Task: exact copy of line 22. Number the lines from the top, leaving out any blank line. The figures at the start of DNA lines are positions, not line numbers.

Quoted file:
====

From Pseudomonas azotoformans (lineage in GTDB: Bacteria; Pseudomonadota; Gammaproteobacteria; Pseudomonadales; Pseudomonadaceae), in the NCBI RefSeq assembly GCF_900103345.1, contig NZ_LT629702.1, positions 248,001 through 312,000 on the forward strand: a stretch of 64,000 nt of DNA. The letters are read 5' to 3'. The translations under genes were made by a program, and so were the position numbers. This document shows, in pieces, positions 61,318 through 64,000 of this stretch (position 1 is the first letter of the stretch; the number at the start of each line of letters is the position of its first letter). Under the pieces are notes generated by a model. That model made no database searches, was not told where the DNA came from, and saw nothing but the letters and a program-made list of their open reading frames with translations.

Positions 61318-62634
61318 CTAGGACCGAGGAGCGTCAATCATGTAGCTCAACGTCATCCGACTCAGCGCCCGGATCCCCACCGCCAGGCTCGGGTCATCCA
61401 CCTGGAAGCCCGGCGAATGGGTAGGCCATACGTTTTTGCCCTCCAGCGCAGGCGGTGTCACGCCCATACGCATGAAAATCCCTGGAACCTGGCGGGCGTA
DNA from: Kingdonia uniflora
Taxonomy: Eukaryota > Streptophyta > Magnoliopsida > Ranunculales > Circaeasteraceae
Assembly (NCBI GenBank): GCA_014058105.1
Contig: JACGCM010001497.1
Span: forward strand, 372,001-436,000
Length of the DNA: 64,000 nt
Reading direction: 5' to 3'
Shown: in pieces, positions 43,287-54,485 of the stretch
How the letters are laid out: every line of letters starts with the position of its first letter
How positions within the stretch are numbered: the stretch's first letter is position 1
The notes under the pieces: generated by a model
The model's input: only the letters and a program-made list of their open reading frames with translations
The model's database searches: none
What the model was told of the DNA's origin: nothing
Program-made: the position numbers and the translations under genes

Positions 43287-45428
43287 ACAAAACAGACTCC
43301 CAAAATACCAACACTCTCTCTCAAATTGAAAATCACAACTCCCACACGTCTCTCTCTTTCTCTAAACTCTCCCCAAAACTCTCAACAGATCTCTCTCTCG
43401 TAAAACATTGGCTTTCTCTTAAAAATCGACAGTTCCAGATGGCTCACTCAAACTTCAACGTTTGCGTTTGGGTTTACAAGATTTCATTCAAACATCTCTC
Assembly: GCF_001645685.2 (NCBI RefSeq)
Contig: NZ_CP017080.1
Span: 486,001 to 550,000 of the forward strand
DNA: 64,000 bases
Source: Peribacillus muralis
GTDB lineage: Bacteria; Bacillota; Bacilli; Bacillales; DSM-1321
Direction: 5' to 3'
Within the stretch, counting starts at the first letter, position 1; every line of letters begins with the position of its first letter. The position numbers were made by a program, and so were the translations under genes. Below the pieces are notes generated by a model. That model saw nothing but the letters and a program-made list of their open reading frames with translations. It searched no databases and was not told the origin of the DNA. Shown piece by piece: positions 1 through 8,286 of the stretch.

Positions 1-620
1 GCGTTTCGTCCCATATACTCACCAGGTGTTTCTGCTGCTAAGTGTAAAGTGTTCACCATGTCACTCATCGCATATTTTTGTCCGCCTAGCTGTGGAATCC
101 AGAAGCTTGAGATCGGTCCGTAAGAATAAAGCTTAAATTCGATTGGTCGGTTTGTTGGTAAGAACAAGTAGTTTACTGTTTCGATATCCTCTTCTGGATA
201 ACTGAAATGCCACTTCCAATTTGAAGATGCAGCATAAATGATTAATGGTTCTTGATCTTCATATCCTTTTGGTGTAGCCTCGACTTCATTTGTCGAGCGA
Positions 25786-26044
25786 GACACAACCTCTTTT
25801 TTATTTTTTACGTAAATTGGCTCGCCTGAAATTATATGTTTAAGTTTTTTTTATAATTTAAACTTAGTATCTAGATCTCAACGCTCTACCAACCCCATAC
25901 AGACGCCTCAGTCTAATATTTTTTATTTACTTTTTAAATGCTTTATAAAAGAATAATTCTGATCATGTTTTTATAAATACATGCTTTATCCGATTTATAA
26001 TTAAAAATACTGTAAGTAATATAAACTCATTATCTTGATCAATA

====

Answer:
43301 CAAAATACCAACACTCTCTCTCAAATTGAAAATCACAACTCCCACACGTCTCTCTCTTTCTCTAAACTCTCCCCAAAACTCTCAACAGATCTCTCTCTCG